What Time didn't tell about teen treatment programs

Jul 20, 2010

Time.com’s recent feature story, “Does Teen Drug Rehab Cure Addiction or Create it?” by Maia Szalavitz is a fascinating and disturbing report about drug-involved teens who fare poorly in treatment programs. It is also disturbing for the story it fails to tell—the advent over the past decade of innovative programs to address adolescents with substance-use problems that have not made it into mainstream practice.

In the late 1990s, leaders in the drug treatment community, charitable foundations such as the Robert Wood Johnson Foundation, and the federal agencies that fund drug treatment (The Center for Substance Abuse Treatment and the Substance Abuse and Mental Health Administration) responded to mounting evidence that the traditional models of treatment originally designed for drug- and alcohol-dependent adults were neither developmentally appropriate nor effective for adolescent drug users. They began a collaboration designed to reinvent the field of adolescent substance-abuse treatment.  

Research was beginning to show that putting troubled teens together in therapy groups, separating them from their families by placing them in residential treatment centers, and attempting to engage them in a long-term, open-ended treatment process driven by disease labels like “addiction” were not producing positive results. The new public-private collaboration, which included initiatives like the Cannabis Youth Treatment study and theReclaiming Futures Initiative, set about first to stimulate innovation, then to build a solid evidence base around a new set of treatment methods that will work for adolescents, and finally to attempt to disseminate these methods to mainstream community-treatment settings like clinics. 

Fast-forward to 2010, and this effort appears to have borne fruit. The field now has a set of adolescent-specific and highly effective drug-treatment methods. One of the models that emerged from that collaboration is the Vera Institute of Justice’s Adolescent Portable Therapy (APT) —a new model for youth that addresses all the pitfalls that old-school adult drug treatment holds for adolescents. APT is delivered in the home and involves the family; it is teen-friendly and strengths-based in its themes and concepts; it doesn’t involve a group-therapy interaction with problematic peers; and it collaborates closely with the juvenile justice system to better serve a population of young people who come into contact with the courts.  

Like other models that emerged during the past 10 years such as Motivational Enhancement /Cognitive-Behavioral Therapy and the Adolescent Community Reinforcement Approach, APT is a brief, efficient intervention that takes place in the community, not in a residential setting. Most of the adolescent treatment models are nonproprietary, straightforward to learn, and have significant amounts of research behind them proving their effectiveness.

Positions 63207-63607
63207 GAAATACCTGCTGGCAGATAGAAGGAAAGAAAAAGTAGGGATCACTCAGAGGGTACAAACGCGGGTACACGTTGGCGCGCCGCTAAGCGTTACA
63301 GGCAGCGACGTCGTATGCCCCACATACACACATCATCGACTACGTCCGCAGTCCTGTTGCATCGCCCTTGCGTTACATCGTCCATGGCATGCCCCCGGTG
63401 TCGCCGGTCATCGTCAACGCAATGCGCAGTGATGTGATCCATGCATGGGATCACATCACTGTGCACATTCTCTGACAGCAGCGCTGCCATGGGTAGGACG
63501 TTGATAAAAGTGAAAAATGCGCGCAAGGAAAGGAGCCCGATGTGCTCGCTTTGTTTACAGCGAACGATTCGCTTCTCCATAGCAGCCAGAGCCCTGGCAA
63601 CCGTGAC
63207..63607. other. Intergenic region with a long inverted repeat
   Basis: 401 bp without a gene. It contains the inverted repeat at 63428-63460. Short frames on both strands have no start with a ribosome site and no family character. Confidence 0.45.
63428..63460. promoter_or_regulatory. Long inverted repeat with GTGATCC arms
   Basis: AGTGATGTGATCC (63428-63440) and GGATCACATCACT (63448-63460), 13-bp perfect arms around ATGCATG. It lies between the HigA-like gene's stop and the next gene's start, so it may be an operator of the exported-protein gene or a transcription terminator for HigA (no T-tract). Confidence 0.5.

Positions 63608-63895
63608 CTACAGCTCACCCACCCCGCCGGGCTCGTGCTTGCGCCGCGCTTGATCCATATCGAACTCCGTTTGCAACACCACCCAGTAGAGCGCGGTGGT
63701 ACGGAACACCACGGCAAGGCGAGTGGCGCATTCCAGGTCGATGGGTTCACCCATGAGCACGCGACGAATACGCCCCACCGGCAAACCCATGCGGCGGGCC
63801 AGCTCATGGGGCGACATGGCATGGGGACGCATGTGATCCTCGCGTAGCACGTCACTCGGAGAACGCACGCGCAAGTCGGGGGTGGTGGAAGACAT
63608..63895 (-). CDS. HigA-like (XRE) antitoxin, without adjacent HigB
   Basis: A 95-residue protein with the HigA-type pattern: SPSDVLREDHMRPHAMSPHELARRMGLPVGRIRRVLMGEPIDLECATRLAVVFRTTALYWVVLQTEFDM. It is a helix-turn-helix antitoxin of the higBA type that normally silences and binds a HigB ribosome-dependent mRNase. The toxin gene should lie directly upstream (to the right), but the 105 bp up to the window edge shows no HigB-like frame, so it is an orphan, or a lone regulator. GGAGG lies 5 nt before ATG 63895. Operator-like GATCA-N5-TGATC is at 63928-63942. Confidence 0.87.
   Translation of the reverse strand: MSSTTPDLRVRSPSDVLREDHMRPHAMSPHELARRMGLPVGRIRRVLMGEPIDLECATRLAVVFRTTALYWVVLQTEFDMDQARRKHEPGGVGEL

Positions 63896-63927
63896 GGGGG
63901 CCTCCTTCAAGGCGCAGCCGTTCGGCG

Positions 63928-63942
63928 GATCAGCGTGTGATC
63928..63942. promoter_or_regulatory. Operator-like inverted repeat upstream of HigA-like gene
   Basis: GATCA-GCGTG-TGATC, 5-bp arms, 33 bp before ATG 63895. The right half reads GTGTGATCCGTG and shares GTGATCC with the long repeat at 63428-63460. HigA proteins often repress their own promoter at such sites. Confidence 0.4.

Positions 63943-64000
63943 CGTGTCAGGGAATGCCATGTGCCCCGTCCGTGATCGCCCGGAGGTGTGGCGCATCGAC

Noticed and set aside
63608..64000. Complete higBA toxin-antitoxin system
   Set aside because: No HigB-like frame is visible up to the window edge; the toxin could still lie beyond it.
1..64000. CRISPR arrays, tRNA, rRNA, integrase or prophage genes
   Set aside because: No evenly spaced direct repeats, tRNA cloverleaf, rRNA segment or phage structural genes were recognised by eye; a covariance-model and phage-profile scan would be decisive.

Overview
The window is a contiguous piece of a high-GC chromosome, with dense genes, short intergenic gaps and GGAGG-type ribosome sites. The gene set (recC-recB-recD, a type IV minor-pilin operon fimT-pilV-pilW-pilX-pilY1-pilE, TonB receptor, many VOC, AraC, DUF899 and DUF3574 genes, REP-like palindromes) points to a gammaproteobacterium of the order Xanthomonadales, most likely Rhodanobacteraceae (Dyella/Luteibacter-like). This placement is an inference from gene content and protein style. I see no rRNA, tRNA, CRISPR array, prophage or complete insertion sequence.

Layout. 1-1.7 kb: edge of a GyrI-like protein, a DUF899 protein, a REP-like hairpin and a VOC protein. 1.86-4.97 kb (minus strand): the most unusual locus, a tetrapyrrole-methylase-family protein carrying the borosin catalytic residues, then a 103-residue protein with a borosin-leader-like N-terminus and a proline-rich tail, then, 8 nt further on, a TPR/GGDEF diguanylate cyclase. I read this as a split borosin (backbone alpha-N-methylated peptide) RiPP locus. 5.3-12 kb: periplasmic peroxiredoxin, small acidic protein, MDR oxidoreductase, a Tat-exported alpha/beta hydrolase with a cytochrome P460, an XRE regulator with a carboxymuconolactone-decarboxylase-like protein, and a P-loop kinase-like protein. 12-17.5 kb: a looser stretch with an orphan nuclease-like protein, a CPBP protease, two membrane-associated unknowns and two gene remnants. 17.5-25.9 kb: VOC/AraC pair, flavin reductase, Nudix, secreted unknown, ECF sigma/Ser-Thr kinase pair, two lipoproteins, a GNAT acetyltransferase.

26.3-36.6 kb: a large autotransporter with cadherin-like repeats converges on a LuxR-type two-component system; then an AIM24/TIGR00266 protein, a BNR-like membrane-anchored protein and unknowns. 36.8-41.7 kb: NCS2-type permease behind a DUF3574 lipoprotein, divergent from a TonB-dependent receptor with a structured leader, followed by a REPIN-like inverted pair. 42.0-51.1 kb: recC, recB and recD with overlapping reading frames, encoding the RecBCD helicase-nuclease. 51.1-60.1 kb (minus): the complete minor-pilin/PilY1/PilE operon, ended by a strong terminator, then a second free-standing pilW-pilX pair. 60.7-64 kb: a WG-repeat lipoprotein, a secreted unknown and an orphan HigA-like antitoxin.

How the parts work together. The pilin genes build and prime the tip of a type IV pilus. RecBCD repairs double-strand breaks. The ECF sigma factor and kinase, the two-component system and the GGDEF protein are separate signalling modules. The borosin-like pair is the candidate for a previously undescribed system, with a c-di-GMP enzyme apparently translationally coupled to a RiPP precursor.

Why, then, are outdated methods like 12 step–inspired group-therapy programs and residential centers still the treatments of choice among community providers, schools, parents, and the courts?

The Time.com article explores some of what is behind this conundrum. One explanation is economic: in spite of little evidence that traditional group treatment is effective for substance-using teens, clinics still receive a bigger bang for their buck by billing third-party insurance payers for eight group participants attending a single session with one therapist than for eight individual sessions. Another major disincentive is that most state Medicaid systems will not reimburse for home-based treatment sessions. 

As APT’s developer, I know that implementing and sustaining these new approaches is a challenge. Clinicians are trained to engage their clients in long-term treatment relationships and have trouble integrating short-term approaches into the way they practice. Another factor is that juvenile courts—the primary source of drug-treatment referrals in most communities—still prefer residential treatment because of its restrictive nature and favor long-term approaches to short-term evidence-based treatment because it almost always ends before a youth’s probation ends. Figuring out how to fully shift the adolescent treatment paradigm and bring these evidence-based treatment practices into mainstream community treatment settings is the next challenge the field must face.